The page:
I criticized others for basing the treatment of personality disorders on clinical experience rather than on empirical data. because personality traits are stable over time. and I should apply the same standards to myself. the model that makes the most sense for treating personality disorders is cognitive-behavioral therapy. Third. the chronic course of personality disorders implies that we must set realistic goals. but traits can be modified in ways that affect their behavioral expression. Moreover. we need not attempt to achieve radical change. focusing on three clinically important categories: borderline. Therefore. However. therapists treating patients with personality disorders do not yet have a solid evidence base on which to conduct practice. My recommendations aim to be practical and to be at least consistent with existing research. patients need to focus not on the past but on the way they feel. think. Therapy for personality disorders stands on three general principles. and avoidant. I do not claim that my ideas about psychotherapy are unique. Second. expectations from therapy must be scaled down and small gains seen as significant victories. In previous chapters. narcissistic. Five clinical examples are presented to illustrate how the model works in practice. Nor have I proven that my approach is effective. First. and behave in the present.10 Working With Traits T his chapter suggests an approach to treatment that takes the precursors. course. The key principles are to accept chronicity and to concentrate on rehabilitation. and outcome of personality disorders into account. In this light. It is sufficient to help patients to reach a better level of functioning. I describe here a general model of treatment and then apply it to the modification of traits commonly seen in personality disorders. patients can learn to 145 . The reader should be aware of some caveats. Trait Modification in Personality Disorders It is illusory to expect therapy to change personality.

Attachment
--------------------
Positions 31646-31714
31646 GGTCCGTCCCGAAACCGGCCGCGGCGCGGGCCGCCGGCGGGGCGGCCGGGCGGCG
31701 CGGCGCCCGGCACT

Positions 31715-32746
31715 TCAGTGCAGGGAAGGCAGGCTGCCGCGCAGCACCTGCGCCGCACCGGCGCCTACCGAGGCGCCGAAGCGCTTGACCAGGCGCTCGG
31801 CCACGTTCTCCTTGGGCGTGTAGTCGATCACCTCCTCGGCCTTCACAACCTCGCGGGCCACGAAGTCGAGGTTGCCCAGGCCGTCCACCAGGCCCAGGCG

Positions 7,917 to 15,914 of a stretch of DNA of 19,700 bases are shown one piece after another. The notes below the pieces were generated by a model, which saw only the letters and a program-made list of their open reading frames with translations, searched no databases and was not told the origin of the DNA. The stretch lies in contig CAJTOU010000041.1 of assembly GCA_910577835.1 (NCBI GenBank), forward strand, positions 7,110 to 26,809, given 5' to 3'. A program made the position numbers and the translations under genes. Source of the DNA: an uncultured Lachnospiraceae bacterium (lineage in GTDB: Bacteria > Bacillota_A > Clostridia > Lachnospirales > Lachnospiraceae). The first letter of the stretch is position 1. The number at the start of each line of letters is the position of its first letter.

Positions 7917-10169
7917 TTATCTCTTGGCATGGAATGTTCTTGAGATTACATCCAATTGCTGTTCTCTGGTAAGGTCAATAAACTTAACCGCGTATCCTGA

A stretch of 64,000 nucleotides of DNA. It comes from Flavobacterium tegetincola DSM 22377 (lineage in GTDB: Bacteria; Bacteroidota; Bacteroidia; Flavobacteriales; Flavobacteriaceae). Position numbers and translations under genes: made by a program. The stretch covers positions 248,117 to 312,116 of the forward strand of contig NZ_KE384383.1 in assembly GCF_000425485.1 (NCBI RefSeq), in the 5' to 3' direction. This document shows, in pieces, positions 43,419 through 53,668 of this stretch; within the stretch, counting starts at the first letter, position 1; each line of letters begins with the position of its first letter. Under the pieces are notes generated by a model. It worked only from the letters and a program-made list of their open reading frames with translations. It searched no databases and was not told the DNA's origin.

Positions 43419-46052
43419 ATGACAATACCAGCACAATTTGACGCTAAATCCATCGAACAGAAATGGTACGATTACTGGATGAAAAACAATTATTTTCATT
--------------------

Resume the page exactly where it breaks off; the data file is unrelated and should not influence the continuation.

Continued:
Learning and applying new behaviors to old situations is the homework. The general model of treatment for personality disorders can be divided into four steps: 1. even in these environments. Impulsivity High levels of impulsivity carry a risk for a wide range of mental disorders. In conditions of great danger. the curriculum consists of showing patients how to make better and more adaptive use of traits. and outcome. This trajectory is most striking in impulsive disorders. one must harness impulses and use judgment. Psychotherapy is a form of education. without treatment.146 PERSONALITY DISORDERS OVER TIME make more judicious and selective use of existing traits. To understand how to treat patients with personality disorders. Ideally. The goal of therapy is to speed up this process. Life outside the sessions is the laboratory. In personality disorders.. Impulsive individuals can benefit from choosing environments in which action is a virtue. Impulsive individuals can also avoid environments in which rapid responses are a palpable handicap (e. They can also minimize weak points by avoiding environments in which their traits are not useful. routine work in an . course. we might first consider how they improve naturalistically. I expand on those ideas here. The problem is to know when to act fast and when to step back and carefully consider a situation.g. Therefore.. recovery comes from modulating problematical behaviors and finding more adaptive solutions to problems. a rapid response may be lifesaving.g. As we have seen. Yet impulsive traits can also be adaptive. patients can capitalize on strong points by selecting environments in which traits are most likely to be useful. 3. 4. Formal teaching takes place in the therapist’s office. law enforcement or hospital emergency departments). Identifying when traits or behavioral patterns are maladaptive Observing the emotional states that lead to problematic behaviors Experimenting with more effective alternatives to see how they work Practicing new strategies Let us now see how this approach can be applied to the traits most associated with personality pathology. they should find work in which rapid responses are useful (e. The same characteristics that are maladaptive in some contexts can be adaptive in other contexts. Needless to say. placing them in the context of chronicity. 2. I described this approach in an earlier book. Working with Traits (Paris 1998b).